After the Japanese attacked Pearl Harbor in December 1941, many Americans expressed anger toward anyone of Japanese descent.
Beginning in 1942 the U.S. government forced more than 110,000 Japanese Americans, living on the West Coast, into prison-like camps.
Families had to abandon their homes, quickly sell their belongings, give away their pets, and resettle in uncomfortable housing behind barbed-wire fences.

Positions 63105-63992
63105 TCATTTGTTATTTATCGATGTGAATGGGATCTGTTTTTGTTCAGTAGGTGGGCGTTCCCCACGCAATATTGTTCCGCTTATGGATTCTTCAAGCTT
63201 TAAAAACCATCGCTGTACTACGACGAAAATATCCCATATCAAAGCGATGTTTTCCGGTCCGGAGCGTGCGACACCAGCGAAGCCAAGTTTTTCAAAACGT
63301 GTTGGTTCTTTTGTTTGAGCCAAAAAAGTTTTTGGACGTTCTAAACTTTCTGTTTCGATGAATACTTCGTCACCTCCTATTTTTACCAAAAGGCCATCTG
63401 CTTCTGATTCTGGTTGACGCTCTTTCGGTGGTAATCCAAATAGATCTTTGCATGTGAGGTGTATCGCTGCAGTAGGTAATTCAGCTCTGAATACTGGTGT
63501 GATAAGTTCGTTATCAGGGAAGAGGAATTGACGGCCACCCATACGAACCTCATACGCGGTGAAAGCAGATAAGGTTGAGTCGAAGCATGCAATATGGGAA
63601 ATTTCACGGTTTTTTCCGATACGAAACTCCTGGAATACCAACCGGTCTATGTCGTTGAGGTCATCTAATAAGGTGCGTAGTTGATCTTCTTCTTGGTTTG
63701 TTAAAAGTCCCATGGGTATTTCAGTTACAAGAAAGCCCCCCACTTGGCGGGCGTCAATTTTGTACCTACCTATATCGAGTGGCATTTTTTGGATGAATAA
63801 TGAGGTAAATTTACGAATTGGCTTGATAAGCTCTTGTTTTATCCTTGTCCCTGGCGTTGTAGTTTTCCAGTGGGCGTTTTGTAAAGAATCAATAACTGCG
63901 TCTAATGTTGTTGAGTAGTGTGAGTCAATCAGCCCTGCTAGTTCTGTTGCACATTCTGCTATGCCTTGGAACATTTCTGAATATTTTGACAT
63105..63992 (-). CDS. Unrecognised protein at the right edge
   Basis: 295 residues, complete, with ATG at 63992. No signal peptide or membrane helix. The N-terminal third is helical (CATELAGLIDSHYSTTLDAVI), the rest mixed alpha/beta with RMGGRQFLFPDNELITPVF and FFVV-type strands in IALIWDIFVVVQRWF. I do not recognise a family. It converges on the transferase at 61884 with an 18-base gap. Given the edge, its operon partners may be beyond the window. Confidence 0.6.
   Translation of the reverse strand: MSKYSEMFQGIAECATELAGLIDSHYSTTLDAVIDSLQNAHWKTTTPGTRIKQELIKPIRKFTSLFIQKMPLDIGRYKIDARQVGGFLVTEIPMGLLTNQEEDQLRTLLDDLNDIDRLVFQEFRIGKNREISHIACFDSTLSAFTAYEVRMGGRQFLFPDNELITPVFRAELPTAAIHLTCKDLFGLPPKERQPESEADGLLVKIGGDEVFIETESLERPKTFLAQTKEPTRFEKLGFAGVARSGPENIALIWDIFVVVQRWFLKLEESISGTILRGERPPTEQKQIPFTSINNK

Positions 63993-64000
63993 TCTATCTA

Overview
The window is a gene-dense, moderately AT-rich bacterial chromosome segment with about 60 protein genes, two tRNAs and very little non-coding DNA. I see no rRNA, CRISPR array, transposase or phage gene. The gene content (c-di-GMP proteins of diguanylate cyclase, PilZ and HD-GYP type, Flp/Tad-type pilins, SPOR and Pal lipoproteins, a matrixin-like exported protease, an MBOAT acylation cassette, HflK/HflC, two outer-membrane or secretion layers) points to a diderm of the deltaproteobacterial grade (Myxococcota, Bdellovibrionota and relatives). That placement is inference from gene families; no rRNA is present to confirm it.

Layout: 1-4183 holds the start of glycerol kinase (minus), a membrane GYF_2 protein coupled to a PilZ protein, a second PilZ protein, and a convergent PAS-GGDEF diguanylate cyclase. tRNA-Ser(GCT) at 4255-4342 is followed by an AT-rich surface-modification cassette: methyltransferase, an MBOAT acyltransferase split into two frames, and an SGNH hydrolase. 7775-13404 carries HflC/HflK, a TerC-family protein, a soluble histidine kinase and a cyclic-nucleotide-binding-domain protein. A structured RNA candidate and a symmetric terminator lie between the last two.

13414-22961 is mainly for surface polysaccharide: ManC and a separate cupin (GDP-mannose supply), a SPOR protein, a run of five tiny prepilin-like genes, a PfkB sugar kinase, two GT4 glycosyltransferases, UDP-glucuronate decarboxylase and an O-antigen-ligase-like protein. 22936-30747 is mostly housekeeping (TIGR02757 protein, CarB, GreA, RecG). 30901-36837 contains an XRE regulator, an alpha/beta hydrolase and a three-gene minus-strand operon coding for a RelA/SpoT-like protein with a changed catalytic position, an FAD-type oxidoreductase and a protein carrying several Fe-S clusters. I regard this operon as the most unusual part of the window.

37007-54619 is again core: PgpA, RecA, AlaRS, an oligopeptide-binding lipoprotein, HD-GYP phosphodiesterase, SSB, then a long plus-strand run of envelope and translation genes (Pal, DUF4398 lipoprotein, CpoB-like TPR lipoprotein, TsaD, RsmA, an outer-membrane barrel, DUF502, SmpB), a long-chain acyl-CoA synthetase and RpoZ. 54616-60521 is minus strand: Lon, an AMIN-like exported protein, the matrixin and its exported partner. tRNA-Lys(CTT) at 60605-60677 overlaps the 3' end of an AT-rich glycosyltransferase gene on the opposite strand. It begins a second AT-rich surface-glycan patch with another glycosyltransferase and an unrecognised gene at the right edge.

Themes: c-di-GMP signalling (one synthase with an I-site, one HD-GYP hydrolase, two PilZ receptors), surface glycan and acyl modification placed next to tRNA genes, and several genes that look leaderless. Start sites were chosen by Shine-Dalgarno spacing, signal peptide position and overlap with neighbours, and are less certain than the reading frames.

Mitsuye Edo, claiming she was being held in the camps against her will, petitioned the government for her freedom.
Her case went to the Supreme Court, which ruled that her detention was illegal in late 1944, the day after the government ended its internment policy.